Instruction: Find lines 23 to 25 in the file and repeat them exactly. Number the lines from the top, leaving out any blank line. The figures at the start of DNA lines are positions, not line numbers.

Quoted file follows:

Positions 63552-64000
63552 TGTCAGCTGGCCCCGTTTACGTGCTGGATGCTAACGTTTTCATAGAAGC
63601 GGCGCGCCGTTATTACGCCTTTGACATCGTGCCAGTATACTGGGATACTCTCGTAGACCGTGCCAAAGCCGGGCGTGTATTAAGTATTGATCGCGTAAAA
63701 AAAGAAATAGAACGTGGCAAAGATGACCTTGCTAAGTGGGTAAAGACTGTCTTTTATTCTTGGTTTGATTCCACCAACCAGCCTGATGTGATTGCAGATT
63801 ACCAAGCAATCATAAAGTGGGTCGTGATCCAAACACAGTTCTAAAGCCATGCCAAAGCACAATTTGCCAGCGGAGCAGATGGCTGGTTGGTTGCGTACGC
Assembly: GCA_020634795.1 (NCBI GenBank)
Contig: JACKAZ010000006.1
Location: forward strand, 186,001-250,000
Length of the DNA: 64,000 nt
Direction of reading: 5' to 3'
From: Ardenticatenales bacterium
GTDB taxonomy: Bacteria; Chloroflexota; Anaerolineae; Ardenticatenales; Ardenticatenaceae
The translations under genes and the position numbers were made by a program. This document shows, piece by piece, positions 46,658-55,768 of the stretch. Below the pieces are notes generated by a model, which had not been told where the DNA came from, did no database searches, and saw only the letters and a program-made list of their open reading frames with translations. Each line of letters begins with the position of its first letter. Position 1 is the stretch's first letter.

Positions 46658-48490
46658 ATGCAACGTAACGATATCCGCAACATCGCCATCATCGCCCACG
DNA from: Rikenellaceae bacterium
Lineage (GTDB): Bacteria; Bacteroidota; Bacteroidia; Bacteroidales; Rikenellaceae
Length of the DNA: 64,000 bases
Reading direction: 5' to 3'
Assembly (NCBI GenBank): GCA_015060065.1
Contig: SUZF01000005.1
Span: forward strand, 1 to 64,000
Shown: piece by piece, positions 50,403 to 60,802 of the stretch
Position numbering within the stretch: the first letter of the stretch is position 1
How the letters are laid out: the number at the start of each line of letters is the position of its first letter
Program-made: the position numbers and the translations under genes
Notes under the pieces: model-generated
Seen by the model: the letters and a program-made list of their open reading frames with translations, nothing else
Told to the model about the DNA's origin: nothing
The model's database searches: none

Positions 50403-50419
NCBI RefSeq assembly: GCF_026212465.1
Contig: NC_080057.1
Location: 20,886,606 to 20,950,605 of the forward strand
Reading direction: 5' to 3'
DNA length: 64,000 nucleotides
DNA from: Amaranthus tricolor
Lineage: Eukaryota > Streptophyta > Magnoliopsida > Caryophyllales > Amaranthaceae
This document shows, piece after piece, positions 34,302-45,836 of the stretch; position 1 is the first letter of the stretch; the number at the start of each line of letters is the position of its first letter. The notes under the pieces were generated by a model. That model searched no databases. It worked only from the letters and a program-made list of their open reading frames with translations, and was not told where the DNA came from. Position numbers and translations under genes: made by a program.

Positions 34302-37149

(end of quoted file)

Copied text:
Shown: piece by piece, positions 50,403 to 60,802 of the stretch
Position numbering within the stretch: the first letter of the stretch is position 1
How the letters are laid out: the number at the start of each line of letters is the position of its first letter